Every time I see a story about Elizabeth Holmes and Theranos, I get that little feeling in my gut that says that “something isn’t right.”
I see the billions being invested, but there doesn’t seem to anything to show for it. Now I’ve worked with scientific instruments of various types as an engineer for some time now and I know what to look for when activity is going on. I also know what budgets look like and I’ve never seen an instrument that requires a billion dollar investment before startup. The last time I looked Theranos didn’t seem to be hiring engineering staff for their ramp up. In order to spend that much money you would be sucking up the engineering talent from across the country and that doesn’t seem to be happening. From experience, I know what you can do with what budget and for an instrument to do what Theranos is claiming they can do you can do the development for less than 10 million and the total rollout for about 100 million for all the FDA requirements. That’s based on the Mass spectrometers I’ve worked on, one of which IS used for diagnostics.
I also looked at Theranos’s patents and there was no there there. The only ones I could find were process patents that didn’t do very much. I’m going to note that I’ve been working in this industry and on a similar instrument. Well similar in what it does.
So I know the kinds of things involved in getting a class 1 medical device through the warrens of regulation. As well as amount of sheer work involved in design and development of any kind of new instrument, let alone something as supposedly revolutionary as what Theranos was supposed to be doing. Furthermore if this technology from Stanford really existed you would find evidence of it and there would be some public notice of it. Worse, as far as I could find, and I looked through stuff from all sorts of sources, nothing seemed to be out there that actually laid out how the technology actually worked.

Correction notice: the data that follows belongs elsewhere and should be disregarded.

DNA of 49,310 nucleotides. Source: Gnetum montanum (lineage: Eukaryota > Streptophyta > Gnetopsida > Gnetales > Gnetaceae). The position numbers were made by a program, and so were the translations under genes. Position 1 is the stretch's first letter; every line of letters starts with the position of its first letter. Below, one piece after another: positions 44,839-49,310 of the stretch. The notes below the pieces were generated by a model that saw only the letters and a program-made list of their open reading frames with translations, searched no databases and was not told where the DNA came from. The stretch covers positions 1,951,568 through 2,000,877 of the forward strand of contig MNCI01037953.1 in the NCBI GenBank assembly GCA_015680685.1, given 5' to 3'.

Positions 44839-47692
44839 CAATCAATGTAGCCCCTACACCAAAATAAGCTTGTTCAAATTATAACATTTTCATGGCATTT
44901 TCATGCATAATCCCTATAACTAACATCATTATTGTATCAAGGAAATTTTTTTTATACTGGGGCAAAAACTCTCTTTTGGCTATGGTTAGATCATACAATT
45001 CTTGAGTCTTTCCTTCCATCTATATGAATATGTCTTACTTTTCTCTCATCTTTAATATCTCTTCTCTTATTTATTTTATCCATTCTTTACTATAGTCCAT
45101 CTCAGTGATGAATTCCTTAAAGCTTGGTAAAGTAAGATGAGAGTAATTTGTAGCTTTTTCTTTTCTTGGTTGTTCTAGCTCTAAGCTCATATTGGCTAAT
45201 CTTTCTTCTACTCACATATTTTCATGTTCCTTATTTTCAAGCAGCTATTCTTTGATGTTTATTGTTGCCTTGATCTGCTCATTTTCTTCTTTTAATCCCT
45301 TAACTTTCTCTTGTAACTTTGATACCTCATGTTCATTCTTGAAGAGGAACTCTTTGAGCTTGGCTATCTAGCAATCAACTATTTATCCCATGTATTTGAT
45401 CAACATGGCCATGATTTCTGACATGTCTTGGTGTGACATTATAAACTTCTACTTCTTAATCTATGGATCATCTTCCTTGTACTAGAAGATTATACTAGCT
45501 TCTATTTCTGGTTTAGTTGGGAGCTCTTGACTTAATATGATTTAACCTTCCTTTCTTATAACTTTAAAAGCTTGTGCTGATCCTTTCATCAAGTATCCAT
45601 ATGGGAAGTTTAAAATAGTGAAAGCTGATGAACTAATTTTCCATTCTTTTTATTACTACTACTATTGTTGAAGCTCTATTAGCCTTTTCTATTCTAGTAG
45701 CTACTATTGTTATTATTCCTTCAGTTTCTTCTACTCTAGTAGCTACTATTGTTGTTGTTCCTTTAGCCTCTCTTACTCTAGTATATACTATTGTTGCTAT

Looking at this, I understand why.
For all the talk about nano this and micro that, the actual instruments in the box are pretty much the same ones that are already out there doing the same kinds of tests. It’s a nice little machine, but new fundamental new technology, not really.
Theranos Continues Damage Control Messaging
The issue with conducting blood test isn’t how they are analyzed, but keeping the sample separate and the tracability to the patient maintained. It appears that Theranos had some problems with that.
The federal report hasn’t been made available to the public, but WSJ reporters have spoken to people who are familiar with it. They claim that Theranos ran an important hematology blood test on over 80 people during a six-month span from April to September 2015 despite getting erratic results from quality-control checks that were meant to ensure the test’s accuracy.
The new report is supposedly more detailed than the January 2016 summary letter that followed a federal inspection of Theranos’s lab in Newark, California, led by the by the federal Centers for Medicare and Medicaid Services (CMS). The feds cited deficient practices in five categories, saying the company was putting patient health and safety and jeopardy. The new report expands on these accusations.